The county treasurer handles the county’s finances, including property tax statements and payments, and also performs vehicle registration work. The position pays $44,999 annually, including $10,455 from the state.
• Bagdriwicz, 55, of Columbus, has lived in the county for 20 years. She is a graduate of Fredonia High School and has 75 hours of college credit from various colleges, but no degree. She is executive director of the Columbus Housing Authority. She served 10 years, five terms, on the Columbus City Council.
“It’s a customer service-oriented position, and long lines are not a good representation of good customer service,” she said of the lines that sometimes form outside the door of the treasurer’s office. She said lines can be expected on the last days of the month, but not other days. She said the computer systems for vehicle registration have been upgraded, but it doesn’t appear to have alleviated the lines.
“Customer service is the No. 1 priority,” she said. “Nobody likes to pay taxes or vehicle fees. That’s why you want to make it as pleasant and least frustrating as possible.”
• Hodgson, 42, of Columbus, is the current county treasurer, having lived in and worked for the county for 21 years. She graduated from Pittsburg High School and has some college credits from Labette Community College, Parsons. This is her third term as county treasurer, covering 11 1/2 years.
Hodgson said she has three of the four certifications available from the Kansas County Treasurers Association and is pursuing the final level of certification.
“I’m going to continue the job I’m doing,” Hodgson said. “I perform county and state functions. I collect and distribute taxes. We have a new computer system in the vehicle department.”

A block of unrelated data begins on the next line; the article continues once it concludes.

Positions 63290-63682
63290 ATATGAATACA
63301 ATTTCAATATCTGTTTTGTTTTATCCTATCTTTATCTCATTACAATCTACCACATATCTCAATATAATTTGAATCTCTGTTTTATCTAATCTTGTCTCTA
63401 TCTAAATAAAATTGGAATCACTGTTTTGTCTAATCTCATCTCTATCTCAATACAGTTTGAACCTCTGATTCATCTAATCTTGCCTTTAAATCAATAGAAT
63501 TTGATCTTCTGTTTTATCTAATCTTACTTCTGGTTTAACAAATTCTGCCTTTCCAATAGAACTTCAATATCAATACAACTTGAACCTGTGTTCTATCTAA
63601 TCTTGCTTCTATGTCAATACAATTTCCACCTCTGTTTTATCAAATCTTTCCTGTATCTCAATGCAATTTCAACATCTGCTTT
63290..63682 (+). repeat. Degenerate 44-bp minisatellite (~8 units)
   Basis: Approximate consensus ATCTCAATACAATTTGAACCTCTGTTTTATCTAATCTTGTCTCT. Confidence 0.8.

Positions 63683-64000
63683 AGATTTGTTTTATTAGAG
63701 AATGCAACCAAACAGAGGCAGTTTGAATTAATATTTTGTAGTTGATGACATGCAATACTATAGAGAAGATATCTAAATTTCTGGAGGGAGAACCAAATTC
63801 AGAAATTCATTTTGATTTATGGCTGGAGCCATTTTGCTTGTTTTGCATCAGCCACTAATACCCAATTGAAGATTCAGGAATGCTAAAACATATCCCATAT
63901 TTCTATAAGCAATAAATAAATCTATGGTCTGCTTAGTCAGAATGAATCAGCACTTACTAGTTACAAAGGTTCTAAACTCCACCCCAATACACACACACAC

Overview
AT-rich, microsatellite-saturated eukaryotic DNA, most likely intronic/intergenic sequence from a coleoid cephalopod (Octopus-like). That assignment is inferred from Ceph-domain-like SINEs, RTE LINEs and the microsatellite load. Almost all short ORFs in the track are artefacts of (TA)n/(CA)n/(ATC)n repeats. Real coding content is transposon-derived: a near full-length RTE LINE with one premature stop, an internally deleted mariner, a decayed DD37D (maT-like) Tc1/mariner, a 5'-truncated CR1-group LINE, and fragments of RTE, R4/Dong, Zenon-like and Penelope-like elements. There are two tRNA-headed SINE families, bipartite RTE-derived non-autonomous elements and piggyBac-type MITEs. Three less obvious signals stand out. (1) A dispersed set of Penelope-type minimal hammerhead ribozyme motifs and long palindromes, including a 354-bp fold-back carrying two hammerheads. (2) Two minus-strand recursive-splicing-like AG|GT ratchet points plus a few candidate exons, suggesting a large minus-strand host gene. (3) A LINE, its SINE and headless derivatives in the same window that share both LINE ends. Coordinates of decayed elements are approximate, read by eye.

Hodgson said though it is not among her official duties, she oversees the courthouse computer system.
“I keep them up to date and running,” she said.
Cecil Flood is challenging incumbent Crystal Gatewood for the Democratic nomination for county clerk. The winner will face Rodney Edmondson in November.
The county clerk is the chief election officer for the county, the custodian of county records and is responsible for keeping the minutes of County Commission meetings. The position pays $45,194, including $10,600 for state responsibilities.
• Flood, of Weir, declined to reveal his age. He has lived nearly his entire life in Cherokee County. He is retired from a career as a math instructor at Labette Community College, Parsons, and as a high school math teacher. He has bachelor’s and master’s degrees in math from Pittsburg State University. This is his first run for elected public office.
“I want to serve the people of Cherokee County,” Flood said. “It’s a good place to raise children and a good place to live. I want to pay back the people of the county.”
He said he wants to restore harmony among county offices, which he said has been lacking.
“I’ll serve the people to the best of my ability,” he said.
• Gatewood, 54, of Columbus, has lived in the county for 35 years. The current county clerk has two associate degrees from Labette Community College, Parsons. Her campaign for county clerk four years ago was her first campaign. She is the wife of soon-to-be-former state Rep. Doug Gatewood, who is not seeking re-election to the Legislature.
“I’d like to continue to get the county back on track,” Gatewood said. “I’ve made some tough decisions in the office. I’ve added efficiency. We have more use of technology within the office. I’ve developed a website for the county clerk’s office, where I have made available the commission minutes, agendas, budgets and election results. I’ve made county government more transparent to the citizens of the county.”
COLUMBUS, Kan. —
Several primary races are on the Aug. 7 ballots in Cherokee County.